Financial stress can be a cause for anxiety across all business departments, but if you’re in charge of developing a cyber security budget, you may be feeling extra pressure around this time of the year. While you know the importance of allocating a portion of budget to your organization’s security, without tangible evidence, it may be challenging to get the upper management on board. Your proposal may seem outlandish and get outright rejected.
So you need numbers. You need a quantifiable budget. But when the goal of cybersecurity is to reduce risk, how do you quantify this?
There are a lot of statistics that show the rise of cybercrime and its related costs. While these numbers provide a solid baseline, they don’t support your specific organization’s needs. You must find a way to quantify your organization’s unique financial and reputational risk.
We’ve broken the process down into a few, manageable steps that will help you prioritize your budget and speak the business language that will surely win over leadership.
Step 1: Identify your most important business objectives.
Step 2: Conduct a comprehensive security assessment to identify your greatest vulnerabilities.
Step 3: Quantify these vulnerabilities with a risk rating.
Step 4: Map the risk rating back to a business objective.
When you start by identifying your top business goals, you will have a better understanding of where to focus your budget based on what vulnerabilities hinder these goals. This will also resonate with your business leadership and they’ll appreciate where your head’s at. And, as an extra bonus, demonstrating that you can align security needs with the greater organizational goals is the first step to earning a seat at the leadership table.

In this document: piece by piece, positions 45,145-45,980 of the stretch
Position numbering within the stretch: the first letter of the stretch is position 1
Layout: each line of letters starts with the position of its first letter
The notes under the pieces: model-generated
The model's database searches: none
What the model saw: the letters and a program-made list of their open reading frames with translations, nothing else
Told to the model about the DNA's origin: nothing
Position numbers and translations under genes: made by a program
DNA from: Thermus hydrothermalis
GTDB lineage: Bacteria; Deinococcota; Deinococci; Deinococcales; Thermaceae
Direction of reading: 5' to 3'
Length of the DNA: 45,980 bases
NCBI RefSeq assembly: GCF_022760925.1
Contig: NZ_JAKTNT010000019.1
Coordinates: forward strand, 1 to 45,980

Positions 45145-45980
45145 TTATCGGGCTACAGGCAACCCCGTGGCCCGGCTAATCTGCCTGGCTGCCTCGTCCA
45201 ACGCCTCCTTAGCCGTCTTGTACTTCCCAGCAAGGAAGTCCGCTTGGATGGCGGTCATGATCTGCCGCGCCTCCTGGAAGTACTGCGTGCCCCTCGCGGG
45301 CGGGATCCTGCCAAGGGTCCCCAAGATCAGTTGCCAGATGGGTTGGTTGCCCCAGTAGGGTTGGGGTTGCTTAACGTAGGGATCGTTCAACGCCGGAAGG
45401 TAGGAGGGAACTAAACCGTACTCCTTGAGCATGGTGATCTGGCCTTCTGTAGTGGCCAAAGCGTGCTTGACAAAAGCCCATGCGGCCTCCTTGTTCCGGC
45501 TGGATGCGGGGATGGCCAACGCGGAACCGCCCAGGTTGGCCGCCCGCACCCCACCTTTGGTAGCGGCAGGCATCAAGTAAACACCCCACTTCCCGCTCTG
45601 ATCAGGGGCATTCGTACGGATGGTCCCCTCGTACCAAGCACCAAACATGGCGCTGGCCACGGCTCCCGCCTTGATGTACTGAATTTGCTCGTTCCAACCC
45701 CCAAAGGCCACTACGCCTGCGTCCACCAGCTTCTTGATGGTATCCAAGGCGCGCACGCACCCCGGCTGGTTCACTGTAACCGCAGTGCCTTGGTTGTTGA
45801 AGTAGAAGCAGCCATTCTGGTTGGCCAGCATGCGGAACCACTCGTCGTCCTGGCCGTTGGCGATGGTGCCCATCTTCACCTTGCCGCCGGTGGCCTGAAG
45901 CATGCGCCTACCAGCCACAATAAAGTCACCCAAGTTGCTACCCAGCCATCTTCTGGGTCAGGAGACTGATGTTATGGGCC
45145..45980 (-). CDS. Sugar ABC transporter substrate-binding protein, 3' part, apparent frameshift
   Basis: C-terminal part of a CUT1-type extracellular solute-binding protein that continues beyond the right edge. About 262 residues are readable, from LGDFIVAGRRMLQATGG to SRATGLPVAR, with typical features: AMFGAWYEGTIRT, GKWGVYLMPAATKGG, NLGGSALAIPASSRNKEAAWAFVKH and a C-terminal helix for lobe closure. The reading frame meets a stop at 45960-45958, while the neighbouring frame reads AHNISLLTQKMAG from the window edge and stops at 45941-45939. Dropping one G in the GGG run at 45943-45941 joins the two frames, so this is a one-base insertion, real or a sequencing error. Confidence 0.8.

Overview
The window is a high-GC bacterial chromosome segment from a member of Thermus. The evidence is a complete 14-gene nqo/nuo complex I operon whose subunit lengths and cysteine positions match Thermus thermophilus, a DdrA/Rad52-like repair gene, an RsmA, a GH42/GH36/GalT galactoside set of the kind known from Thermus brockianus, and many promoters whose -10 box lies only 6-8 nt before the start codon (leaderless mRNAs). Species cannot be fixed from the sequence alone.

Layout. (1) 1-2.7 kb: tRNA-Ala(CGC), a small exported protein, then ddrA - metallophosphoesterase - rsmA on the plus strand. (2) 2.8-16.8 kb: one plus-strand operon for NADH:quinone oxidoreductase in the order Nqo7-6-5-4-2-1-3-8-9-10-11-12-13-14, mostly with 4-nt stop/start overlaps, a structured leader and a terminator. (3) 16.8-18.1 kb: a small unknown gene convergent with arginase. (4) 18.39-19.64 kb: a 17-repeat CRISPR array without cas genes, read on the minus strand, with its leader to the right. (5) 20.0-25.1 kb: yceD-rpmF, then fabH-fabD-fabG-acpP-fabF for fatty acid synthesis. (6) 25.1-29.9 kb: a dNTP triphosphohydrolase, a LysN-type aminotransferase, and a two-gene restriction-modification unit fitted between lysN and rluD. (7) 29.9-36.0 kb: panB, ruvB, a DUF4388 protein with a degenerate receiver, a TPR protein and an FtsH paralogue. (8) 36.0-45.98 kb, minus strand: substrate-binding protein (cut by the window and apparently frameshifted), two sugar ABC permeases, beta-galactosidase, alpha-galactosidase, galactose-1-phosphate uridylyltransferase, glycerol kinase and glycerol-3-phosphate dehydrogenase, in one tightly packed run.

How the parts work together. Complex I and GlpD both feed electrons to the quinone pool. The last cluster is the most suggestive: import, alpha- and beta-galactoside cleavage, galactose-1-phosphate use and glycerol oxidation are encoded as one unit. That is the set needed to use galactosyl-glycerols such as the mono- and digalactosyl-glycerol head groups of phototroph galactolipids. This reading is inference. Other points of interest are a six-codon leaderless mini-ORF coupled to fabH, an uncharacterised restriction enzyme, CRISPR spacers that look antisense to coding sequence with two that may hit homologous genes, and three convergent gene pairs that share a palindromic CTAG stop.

But, how do you identify what those vulnerabilities are?
The best place to start is with a comprehensive security assessment, including a Network Security and Architecture Review (NSAR) and penetration tests (pen tests).
The NSAR will closely examine your current network configuration to identify weaknesses in your network security policy, procedure, design, and device configurations and rules. Ultimately, the NSAR shows what needs to be done to make the network as secure as possible, while also keeping it as usable as possible.
Like the NSAR, penetration testing helps organizations understand where to focus their security budget by identifying gaps in the effectiveness of current security measures. Penetration testing attempts to find vulnerabilities from multiple points of entry, including potential human, technical, or physical weaknesses.
Assign the results from NSARs and penetration tests a risk rating that takes into consideration the likelihood of an incident, the ease of exploitation, and the extent of damage to your business if the potential incident does occur.
By mapping each vulnerability back to actual data that could be compromised, you can easily identify the vulnerabilities’ overall business risk.
And, unlike traditional views on security, these assessments account for more than just products and technology, allowing you to focus your budget on other possible weaknesses- including staff and physical vulnerabilities.
Now that you understand your business goals and the greatest risks to these goals, it’s time to put it all together.
Let’s take a look at an example. Perhaps you’ve identified one of your business objectives to be to grow your customer base. Now let’s say you performed a penetration test that showed your employees are very susceptible to a simulated phishing attack. Since we know that phishing attacks have led to data breaches with significant reputation damage, you would have a high-risk rating in this category. By mapping this vulnerability as a high risk to impairing your business goal of growing your customer base, you may decide to prioritize employee security training when building your budget.
This process allows you to quantify your most critical vulnerabilities, create a case for how these impair your business goals, and ultimately build a focused budget.
After all, it costs considerably less to be proactive in security rather than reactive.